This is the problem right here. If anybody were interested in transparency, they would like to know how many “properties and details of other assets”, the royalty and their entourages have here and abroad and whom they are selling them to.
Zaid Ibrahim’s rejoinder to reject the naysaying of political pundits of an opposition loss in the coming elections, is always welcome simply because – speaking only for myself – I have been right as much as wrong, when it comes to reading the political tea leaves.
When I suggested that, the last Bersih march should be a “Malay” tsunami because – “Malays friends of mine – former diplomats, civil servants and military officers – bemoan the fact that ‘Malay’ leadership has devolved into a quagmire of corruption and racism, our public institutions the public face of ‘Malay superiority’ and safety nets for a ‘Malay’ subclass, there to prop up a corrupt regime” – it really did not pan out the way I had hoped for.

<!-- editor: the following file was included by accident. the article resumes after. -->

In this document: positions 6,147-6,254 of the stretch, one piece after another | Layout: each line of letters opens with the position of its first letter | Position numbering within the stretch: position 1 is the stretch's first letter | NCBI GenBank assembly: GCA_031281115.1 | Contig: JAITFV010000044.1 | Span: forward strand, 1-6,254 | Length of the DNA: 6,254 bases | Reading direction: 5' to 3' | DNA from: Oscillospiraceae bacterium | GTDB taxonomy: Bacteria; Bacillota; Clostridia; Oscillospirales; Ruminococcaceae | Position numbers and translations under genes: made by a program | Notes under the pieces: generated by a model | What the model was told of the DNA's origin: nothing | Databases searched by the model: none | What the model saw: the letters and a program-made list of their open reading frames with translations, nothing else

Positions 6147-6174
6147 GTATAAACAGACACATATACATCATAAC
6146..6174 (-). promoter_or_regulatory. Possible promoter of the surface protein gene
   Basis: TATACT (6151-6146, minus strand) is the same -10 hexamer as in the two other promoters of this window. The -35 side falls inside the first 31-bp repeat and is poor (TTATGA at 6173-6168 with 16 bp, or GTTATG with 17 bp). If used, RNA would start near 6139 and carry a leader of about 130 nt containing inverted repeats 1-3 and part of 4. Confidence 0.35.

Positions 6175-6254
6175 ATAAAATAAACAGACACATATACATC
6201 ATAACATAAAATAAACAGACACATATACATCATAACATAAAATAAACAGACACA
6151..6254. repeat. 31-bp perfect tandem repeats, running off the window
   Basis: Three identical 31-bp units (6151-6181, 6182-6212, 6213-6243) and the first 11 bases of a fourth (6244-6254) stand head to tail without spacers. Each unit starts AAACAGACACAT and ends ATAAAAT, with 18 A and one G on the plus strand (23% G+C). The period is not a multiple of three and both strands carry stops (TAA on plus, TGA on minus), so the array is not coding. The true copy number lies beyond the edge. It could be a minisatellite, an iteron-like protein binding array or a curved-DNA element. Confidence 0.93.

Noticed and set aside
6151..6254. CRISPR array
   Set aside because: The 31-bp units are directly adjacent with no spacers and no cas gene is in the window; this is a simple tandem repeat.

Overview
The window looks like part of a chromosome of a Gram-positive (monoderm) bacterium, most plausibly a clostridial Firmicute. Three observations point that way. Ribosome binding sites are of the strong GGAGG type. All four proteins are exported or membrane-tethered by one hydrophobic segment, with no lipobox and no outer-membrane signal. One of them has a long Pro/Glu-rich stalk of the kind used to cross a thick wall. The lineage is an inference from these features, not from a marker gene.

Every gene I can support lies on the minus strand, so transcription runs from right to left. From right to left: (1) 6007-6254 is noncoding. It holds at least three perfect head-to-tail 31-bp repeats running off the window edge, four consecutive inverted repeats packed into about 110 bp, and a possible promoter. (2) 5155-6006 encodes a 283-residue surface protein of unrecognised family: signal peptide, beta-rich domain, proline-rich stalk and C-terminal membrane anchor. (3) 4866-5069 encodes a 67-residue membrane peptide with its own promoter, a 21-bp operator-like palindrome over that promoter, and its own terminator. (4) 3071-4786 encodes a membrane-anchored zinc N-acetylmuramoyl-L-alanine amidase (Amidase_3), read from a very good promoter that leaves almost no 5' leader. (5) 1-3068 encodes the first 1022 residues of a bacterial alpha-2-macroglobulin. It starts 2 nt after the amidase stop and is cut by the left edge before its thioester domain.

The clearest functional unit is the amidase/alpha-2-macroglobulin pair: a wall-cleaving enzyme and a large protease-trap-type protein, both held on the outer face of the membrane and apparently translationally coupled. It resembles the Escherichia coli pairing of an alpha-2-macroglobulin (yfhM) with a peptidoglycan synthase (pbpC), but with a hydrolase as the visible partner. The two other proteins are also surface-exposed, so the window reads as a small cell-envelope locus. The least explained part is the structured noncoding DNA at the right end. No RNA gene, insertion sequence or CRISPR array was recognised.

While I have no doubt that Zaid truly believes that there would a “Malay” tsunami because the Malay polity is chafing under Umno hubris, the reality is that none of the polemics, rhetoric or strategies that have been employed by the opposition of making the corruption case has worked with the demographic they sorely need to enter Putrajaya.
This is why, the former prime minister, the ultimate insider – whose outsider status he carefully nurtures – is engaging in the kind of racial politics that has sustained his regime for decades. Mind you, this is the same type of leadership that was endorsed by the majority of Malaysians regardless of electoral maleficence, which is not a new phenomenon.
When I interviewed Zaid, he said – “The only thing that matters is to do what’s right for the people. Today Malaysian political environment is highly partisan and divided. It’s difficult to represent or say the real stuff without being seen as supporting the other side.”
The “real stuff” is that by engaging in this kind of fearmongering, deleterious values become further entrenched and by simply endorsing such an agenda for the cause of removing Najib, will make it even more difficult for future generations of Malaysians to shed these values for something more egalitarian.
Making the argument that nothing is sacred